Wednesday, November 8, 2017

Web Secret 492: Top Apps for Suicide Prevention and Mental Health Promotion

I watched Dr. Sally Spencer-Thomas give a stirring presentation"Shining Lights of Hope: EAPs, Leadership and the Social Movement of Suicide Prevention" at the 2016 World EAP Conference. So I paid attention when she published a blog post "15 Top Apps for Resilience, Mental Health Promotion & Suicide Prevention."

In her introduction to the post, she writes: "When we consider a comprehensive strategy to suicide prevention and mental health promotion, it’s helpful to segment approaches into 'upstream' (preventing problems before they emerge through self-help), 'midstream' (catching emerging problems early and linking people to least restrictive support), and 'downstream' (helping people with more serious mental health challenges and suicidal thoughts) tactics.

Thus, for this article, I have organized some of the most popular, best researched and most innovative apps into these three categories."

She lists a number of apps that I have previously posted about - but here are some new ones for you to consider:

Upstream: Resilience Self-Help Apps

Positive Activity Jackpot Developed by t2health, this app uses the phone’s GPS system to find nearby enjoyable distractions. It comes with a clinician’s guide.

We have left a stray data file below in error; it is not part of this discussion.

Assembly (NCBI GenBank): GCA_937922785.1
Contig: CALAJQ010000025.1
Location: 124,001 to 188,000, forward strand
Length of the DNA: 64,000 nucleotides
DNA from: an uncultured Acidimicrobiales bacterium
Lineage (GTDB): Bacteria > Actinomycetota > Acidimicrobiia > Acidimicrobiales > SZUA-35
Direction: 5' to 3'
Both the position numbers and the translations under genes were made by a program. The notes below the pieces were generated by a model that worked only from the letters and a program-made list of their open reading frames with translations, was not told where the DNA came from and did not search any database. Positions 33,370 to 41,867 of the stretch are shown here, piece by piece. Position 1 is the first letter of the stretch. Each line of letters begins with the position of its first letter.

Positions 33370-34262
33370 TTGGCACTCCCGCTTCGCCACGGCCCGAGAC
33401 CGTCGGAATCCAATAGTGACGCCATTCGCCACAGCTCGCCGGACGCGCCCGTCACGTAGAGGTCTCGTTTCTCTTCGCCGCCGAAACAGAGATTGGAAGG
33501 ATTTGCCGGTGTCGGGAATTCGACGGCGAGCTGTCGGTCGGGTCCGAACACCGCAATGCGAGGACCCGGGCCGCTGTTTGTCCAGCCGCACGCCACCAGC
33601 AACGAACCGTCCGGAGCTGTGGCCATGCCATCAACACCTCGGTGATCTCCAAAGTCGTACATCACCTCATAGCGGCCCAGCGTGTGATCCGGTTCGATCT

Pacifica Pacifica is designed to help people who live with anxiety through soothing meditation and other personalized self-help strategies. Check out the science behind this strategy.

Midstream: Early Detection and Peer Support/Life Coach Apps

DBT Diary Card and Skills Coach Through this app, users can master the skills of Dialectical Behavior Therapy (DBT), known for its effectiveness in regulating emotions and interpersonal relationships. Users remind themselves of skills they are trying to develop and track skill use.

Downstream: On-Line Mental Health Services and Suicide Prevention Apps

Koko Developed by researchers at MIT, this app provides help for people in all states of distress from bullying and harassment to suicide and self-harm. Koko provides evidence-based supportive interactions with users while referring users in crisis to international lifelines for immediate help.

Virtual Hope Box The original non-app version of the Hope Box was developed as a tool to help therapists in clinical practice work with their suicidal clients find reasons for living. Clients would find something like a shoe box and fill it with future goals, pictures of loved ones, bucket list experiences, and the like. When they felt their suicidal intensity increase, they would bring out the box to remind themselves of these things.

The Virtual Hope Box (VHB) does this and more. Still designed as something to augment treatment, the VHB helps people live through painful emotional experiences through distraction, inspiration, relaxation, coping, support and reasons for living.

SAMHSA – Suicide Safe This app is designed to help healthcare providers reduce patient suicide risk and is based on the SAFE-T Approach.

Thank you, Sally.

No comments:

Post a Comment